Scenes like this, a 2019 flood at Batmale Hall on the CCSF main campus, underscore the college's massive deferred maintenance needs

You can’t miss it. It’s Proposition A. 

The first item on the March 3 ballot that you may already have returned is an $845 million facilities bond to maintain and enhance the decrepit and beleaguered City College.

Eight hundred and forty-five million dollars. And no pennies. 

Barring unforeseen lunacy, Proposition A will pass. The only group on record opposing it is the San Francisco Republican Party. And Prop. A’s backers are actually thrilled about that, because having the Republicans opposing you in this town is better than having nobody opposing you. It’s a net benefit. 

If the Republicans really wanted to tank this measure, they’d support it. 

Prop. A, to be fair, has garnered a diverse array of backers. But, scratch the surface and you’ll find that many people are hardly enthused. A scant three years after emerging from an existential crisis at the hands of an Inspector Javert-like accreditation committee, City College is now facing another existential crisis of its own making. The institution is operating at a severe structural deficit and burning through its reserves. Classes are being canceled and the 10-campus college is feeling increasingly stretched. 

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And now City College is asking for $845 million to deal with another pressing matter: its buildings are falling apart. Deferred maintenance alone on City College’s myriad campuses would top $450 million.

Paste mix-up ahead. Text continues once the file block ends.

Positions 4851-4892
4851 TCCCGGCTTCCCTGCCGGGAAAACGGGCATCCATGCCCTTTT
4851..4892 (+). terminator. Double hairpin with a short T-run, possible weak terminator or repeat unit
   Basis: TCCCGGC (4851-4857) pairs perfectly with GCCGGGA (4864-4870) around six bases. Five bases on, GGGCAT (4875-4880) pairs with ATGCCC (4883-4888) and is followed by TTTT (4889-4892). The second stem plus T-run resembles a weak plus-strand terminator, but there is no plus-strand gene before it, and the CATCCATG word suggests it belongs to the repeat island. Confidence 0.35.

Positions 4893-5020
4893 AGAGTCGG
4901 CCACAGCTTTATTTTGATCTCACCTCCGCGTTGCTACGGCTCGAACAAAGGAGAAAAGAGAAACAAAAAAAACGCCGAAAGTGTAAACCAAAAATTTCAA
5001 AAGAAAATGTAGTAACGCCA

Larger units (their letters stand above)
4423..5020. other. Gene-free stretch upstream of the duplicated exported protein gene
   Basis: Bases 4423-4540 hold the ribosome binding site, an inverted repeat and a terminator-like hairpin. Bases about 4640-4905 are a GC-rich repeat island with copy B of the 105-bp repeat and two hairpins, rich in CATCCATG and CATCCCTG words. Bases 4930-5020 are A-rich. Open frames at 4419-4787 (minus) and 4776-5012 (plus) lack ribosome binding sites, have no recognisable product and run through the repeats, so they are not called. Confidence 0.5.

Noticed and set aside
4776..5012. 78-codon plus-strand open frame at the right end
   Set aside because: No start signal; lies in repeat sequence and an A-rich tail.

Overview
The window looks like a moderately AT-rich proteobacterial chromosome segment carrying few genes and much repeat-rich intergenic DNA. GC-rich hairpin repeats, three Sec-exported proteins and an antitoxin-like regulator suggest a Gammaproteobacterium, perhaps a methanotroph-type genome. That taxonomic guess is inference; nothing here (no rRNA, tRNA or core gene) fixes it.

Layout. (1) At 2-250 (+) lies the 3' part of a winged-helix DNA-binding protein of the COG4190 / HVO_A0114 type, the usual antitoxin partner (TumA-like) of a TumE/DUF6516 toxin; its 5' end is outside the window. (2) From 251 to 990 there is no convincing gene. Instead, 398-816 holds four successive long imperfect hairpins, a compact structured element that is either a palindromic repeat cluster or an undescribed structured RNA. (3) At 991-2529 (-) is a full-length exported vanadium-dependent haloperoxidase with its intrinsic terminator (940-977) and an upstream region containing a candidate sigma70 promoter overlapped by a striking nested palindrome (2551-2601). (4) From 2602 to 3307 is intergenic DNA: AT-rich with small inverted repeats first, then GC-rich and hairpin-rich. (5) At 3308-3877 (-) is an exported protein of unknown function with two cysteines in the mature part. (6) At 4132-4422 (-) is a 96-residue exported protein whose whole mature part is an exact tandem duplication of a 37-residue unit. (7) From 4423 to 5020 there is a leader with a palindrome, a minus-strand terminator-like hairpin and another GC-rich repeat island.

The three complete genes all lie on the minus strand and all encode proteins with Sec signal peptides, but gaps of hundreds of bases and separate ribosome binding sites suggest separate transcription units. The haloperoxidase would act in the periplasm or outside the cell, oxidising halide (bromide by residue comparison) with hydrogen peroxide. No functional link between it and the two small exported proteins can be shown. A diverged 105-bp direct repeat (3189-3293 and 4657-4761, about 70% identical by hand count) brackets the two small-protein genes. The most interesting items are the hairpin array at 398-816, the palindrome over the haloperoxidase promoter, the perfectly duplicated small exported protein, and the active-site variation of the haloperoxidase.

City College has always had that Wile E. Coyote feel. Every scheme seems to result in the college hitting a wall or resting at the bottom of a cliff — and, yet, there’s always a next one. 

The college will all but certainly get its $845 million. But its actions leading up to the March 3 election remind everyone why they’re uneasy giving City College money.

A 2013 billboard on 14th Street reminds people that City College of San Francisco is accredited.

It doesn’t hurt that Prop. A only requires 55 percent of the vote — and not 66.7 percent — as it was issued by a school district. And that may loom large, because City College just can’t get out of its own way. 

To wit, earlier this month, Supervisor Shamann Walton helmed a hearing asking for data regarding the students affected by City College’s abrupt curtailing of more than 300 classes. But City College didn’t provide the data, despite multiple opportunities to do so and plenty of lead time. Instead, a vice chancellor recited from the college’s mission statement — a move akin to a filibustering politician reading from the phone book. “It was,” recalls Walton, “a horrible hearing.”